Yes it did. This time beeping started as well. Volume went down.

It also suggested this process called “File System Check”. Which I will ignore for now.

Next question is, data should already be there. Can I shutdown, insert all the disks back and hope for the best? Trying that:

Action: Shutdown. While offline, insert pulled disks, power on. What comes next is interesting:

At this point, the volume is… online. Keep in mind, if I were to reinsert the disks while hot, they’d get marked as non-initialized. So having it see the disks present during boot made a difference. I did not know this.

Here’s the view from Storage Manager.

Note how “System Partition Failed” is noted in those disks? Well, let’s check all other disks:

So the 1st disk I inserted and the one that is NOT part of this RAID10 volume and disk-pull tests is happy and remain as “initialized”. Looks like that is a healthy system partition copy as well.

Results of RAID10 disk pull tests can be summarized as:

  • Synology can handle 2 disk outages if you by chance pull different pairs in different mirror sets. I have found no way to identify which disk belongs to which mirror group inside a RAID10 volume.
  • There is no observable performance impact of disk outages and rebuilds in RAID10, up to a gigabit connection. Higher rate transfers were unable to be tested.
  • If you lose multiple disks for any reason, consider shutting down the unit first before reinserting multiple disks. There is a higher chance that it’ll automatically remount the volume and start repair process.

Now let’s check SHR2. Synology Hybrid Raid with redundancy for up to 2 disk outages

Here’s how I created the SHR2 volume:

  

For starters, I initiated file copy process again. Results are similar to RAID10. It can take 122MB/sec sustained without any problem.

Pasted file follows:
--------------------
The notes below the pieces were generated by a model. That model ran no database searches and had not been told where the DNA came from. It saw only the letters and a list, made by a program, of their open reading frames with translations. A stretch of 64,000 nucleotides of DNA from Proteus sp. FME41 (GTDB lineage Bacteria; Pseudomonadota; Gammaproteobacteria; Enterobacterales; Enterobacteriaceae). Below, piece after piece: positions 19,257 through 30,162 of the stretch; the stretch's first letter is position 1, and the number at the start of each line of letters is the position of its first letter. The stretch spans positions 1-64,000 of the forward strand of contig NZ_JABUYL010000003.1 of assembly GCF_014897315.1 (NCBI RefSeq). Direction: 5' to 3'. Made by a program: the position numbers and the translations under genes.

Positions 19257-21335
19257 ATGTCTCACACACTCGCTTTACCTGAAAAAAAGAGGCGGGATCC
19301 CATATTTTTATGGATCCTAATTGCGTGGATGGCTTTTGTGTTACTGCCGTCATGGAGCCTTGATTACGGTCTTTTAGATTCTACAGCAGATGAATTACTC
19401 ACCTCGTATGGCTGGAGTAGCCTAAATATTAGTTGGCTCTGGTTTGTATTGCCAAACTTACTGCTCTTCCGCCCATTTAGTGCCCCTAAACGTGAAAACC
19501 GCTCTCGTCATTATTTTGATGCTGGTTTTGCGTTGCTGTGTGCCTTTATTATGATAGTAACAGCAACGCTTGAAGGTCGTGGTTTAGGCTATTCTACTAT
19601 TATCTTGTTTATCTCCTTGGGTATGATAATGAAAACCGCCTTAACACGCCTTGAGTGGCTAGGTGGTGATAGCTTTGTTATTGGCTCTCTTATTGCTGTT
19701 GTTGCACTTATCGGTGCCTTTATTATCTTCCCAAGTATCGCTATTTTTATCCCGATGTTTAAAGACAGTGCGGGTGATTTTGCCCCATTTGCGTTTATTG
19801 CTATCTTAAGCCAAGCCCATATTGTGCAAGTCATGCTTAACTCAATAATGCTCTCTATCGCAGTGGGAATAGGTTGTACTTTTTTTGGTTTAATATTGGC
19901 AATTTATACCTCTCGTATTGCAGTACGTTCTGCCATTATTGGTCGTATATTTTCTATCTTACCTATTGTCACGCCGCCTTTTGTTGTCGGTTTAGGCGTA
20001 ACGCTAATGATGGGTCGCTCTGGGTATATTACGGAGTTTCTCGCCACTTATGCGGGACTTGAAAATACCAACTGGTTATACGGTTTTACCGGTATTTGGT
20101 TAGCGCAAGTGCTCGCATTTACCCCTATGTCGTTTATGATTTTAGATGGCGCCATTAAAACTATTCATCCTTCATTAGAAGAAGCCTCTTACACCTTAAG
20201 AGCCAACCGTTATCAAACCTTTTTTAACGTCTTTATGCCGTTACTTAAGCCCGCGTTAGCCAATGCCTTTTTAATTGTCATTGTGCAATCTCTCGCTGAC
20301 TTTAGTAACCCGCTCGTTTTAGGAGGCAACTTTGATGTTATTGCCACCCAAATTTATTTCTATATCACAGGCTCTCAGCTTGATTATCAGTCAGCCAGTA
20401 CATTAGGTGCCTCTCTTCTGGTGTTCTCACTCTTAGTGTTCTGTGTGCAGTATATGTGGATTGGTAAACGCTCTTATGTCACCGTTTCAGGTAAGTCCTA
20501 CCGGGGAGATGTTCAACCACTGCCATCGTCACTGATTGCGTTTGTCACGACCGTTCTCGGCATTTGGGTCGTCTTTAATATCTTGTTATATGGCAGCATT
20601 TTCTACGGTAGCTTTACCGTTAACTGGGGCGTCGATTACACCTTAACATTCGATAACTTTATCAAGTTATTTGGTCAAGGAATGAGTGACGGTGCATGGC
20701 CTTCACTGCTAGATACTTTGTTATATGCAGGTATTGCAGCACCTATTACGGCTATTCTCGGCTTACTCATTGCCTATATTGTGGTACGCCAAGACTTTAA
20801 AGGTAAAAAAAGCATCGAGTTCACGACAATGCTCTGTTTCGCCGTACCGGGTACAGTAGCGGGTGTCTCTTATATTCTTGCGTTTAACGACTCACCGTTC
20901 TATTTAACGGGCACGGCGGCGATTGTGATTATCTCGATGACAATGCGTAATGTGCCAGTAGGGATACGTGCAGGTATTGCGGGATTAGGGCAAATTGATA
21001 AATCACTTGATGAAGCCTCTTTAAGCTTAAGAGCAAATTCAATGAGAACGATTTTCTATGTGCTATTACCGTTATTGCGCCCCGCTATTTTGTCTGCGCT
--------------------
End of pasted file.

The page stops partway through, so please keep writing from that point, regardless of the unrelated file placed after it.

Question is, what happens when 1 disk is out and then 2nd disk also out. From the following initial state…

I proceed to pull one disk.

Action: Remove disk #2

Then attempted the same copy process as before. Performance dropped significantly by about 50%, from 122MB/sec in RAID10 disk pull scenario, we’re looking at:

63MB/sec in SHR2 with one disk out.

Now on to the 2nd disk outage.

Action: Remove disk #3

Same as single disk outage.

I then reinserted both disks and repeated the copy process again. Repair process didn’t impact the performance any further, and remained the same as 63MB/sec.

As a summary of the SHR2 disk pull test, here’s the performance evaluation test table:

Volume: 2×750+2×1000 SHR2

(Windows Server 2012 R2 to DS1515+ on same switch, gigabit wired network)

Single 13GB XCopy throughput
Healthy 122MB/sec
1 disk pulled 63MB/sec
2 disks pulled 63MB/sec
Both disks reinserted and repair in progress 63MB/sec

 

With RAID10 and SHR2 scenarios covered, I’ll end part 1 here and will post the clustering setup notes in few weeks. Stay tuned. If there are any questions/suggestions/corrections, please post a comment and I’ll be happy to address them.

2 replies »

  1. Part# 1 was extremely helpful in setting up my 1515+. Thank you for attention to detail and stating just the facts of your tests as well as showing screen shots and graphic results. I look forward to reading Part# 2!